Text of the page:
(18a) Newton's 3rd LawThis lesson presents and explains Newton's 3rd law ("To every action, an equal and opposite reaction"), gives some examples as well as an (optional) formulation of Newton's laws that avoid explicitly mentioning forces. The next lesson (#18b) applies one of the most useful consequences of the 3rd law, namely the conservation of momentum.
Part of a high school course on astronomy, Newtonian mechanics and spaceflight
by David P. Stern
This lesson plan supplements:|
section #18a "Newton's 3rd law"
Goals: The student will learn|
--The formal definition of Newton's 3rd law: "forces always originate in pairs, equal in magnitude and opposite in direction."
--Rotation of a sprinkler
-- The reason it may take 3 strong fire fighters to hold and aim a big hose (it kicks back!)
--The reason it is unwise to jump from boat to shore before tying the boat up (the reaction to the force of your leg muscles pushing you forward will push the boat away from shore!).
Why you cannot balance a stopped bike by shifting your weight.
Optional: how one can formally avoid the notion of force in formulating Newton's 2nd and 3rd laws.
Starting the lesson
Start by making clear the different nature and application of Newton's 2nd and 3rd laws (the students might copy from the blackboard some or all the words below):
Newton's 2nd law describes what happens when a force is applied to an object, but says nothing about the way such a force originates.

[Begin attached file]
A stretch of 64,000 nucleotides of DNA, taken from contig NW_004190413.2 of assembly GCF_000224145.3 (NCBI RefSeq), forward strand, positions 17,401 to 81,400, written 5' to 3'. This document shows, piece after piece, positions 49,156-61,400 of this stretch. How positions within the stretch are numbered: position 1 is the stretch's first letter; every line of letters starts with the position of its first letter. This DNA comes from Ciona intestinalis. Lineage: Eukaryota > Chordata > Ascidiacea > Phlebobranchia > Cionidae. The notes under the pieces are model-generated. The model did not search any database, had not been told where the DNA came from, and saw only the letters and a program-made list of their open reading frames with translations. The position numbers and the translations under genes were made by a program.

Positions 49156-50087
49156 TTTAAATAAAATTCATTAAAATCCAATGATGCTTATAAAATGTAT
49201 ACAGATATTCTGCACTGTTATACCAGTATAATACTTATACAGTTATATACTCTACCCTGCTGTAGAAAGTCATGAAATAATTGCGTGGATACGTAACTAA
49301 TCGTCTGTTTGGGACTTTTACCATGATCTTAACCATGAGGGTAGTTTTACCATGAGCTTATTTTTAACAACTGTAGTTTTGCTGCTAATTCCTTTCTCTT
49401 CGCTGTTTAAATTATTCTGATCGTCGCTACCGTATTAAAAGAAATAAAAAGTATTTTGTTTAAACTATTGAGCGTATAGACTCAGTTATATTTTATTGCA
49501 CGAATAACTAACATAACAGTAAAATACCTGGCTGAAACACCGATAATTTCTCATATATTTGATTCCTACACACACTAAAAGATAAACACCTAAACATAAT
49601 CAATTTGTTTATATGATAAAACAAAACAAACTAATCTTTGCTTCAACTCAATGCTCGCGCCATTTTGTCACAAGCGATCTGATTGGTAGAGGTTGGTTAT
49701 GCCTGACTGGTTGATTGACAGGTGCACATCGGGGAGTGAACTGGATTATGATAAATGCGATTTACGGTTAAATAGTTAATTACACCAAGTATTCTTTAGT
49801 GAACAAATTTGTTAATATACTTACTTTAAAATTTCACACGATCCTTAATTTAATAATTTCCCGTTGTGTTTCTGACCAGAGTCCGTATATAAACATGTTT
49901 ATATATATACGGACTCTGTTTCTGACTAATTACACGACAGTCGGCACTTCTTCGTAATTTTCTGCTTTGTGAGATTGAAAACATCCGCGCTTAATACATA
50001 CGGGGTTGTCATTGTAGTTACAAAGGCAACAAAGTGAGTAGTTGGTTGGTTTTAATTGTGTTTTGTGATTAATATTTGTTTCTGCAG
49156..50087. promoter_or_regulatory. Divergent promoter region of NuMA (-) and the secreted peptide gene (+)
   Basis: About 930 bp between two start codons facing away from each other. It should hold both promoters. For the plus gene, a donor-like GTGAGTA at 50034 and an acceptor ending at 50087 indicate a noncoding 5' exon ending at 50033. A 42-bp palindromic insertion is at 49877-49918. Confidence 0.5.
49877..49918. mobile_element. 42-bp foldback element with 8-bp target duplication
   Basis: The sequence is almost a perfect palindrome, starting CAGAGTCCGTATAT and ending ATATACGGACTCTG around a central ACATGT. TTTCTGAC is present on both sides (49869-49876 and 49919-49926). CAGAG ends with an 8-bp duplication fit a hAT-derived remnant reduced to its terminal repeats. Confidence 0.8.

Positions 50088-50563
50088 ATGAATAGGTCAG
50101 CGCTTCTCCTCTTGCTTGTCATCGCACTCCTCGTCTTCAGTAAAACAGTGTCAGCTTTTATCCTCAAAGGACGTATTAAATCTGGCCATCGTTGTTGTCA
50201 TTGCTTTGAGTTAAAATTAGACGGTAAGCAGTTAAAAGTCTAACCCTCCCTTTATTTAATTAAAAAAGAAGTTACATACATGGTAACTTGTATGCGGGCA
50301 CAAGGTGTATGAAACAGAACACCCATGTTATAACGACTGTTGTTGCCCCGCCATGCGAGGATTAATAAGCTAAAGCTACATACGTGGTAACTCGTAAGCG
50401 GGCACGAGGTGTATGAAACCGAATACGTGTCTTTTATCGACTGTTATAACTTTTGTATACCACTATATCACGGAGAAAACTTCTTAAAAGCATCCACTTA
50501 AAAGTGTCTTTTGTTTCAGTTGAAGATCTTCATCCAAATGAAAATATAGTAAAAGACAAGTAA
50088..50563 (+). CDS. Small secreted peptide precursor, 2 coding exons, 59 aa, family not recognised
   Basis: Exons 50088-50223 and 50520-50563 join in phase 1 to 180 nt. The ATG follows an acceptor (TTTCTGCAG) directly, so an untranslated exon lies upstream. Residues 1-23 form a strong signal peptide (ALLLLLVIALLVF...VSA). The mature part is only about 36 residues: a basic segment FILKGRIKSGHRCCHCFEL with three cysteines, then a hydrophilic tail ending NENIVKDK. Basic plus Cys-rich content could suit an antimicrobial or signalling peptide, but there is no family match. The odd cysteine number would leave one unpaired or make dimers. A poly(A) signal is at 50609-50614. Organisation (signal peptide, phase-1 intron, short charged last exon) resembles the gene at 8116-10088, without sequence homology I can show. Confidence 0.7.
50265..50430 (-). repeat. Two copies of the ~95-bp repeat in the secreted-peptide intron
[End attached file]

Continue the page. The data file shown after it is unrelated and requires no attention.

Newton's 3rd law discusses the origin of forces: they are always created in pairs, equal in magnitude and opposite in direction. It always involves more than one object.
Terms: Newton's 3rd law, recoil.
Guiding questions and additional tidbits:
--What does Newton's 3rd law state?
The student should explain it is something like "force" (which in its turn may be described as "the cause of motion, expressed quantitatively")
--Wouldn't a pair of equal and opposite forces cancel each other?
It states that if one object--let's call it "A"--pushes another one--say "B"--with force F, then "B" pushes "A" back with force –F. The two forces have the same strength, but the negative sign shows one has the opposite direction of the other.
(Do not go past here until everyone in class understands this idea!)
We will go into the mathematics later, but first, some examples which make the concept clear.
Can anyone give an example? Examples should involve forces that actually cause motion.
-- A rising rocket. One force is the pressure pushing a fast jet of burning gas out of the back of the rocket. This leads to an equal but opposing force, the thrust on the rocket itself.
[Around 1900 a popular notion arose that rockets could not travel in empty space "because they lacked air to push against." Dr. Robert Goddard finally demonstrated experimentally that this was false. Actually, a rocket flies better in empty space, since it has no air resistance to overcome.]
-- The rotation of a garden sprinkler--the kind which has 2-3 arms pivoted at the middle, with each arm bending near its end in the direction opposite to that of the rotation. Draw on the blackboard. How does this work?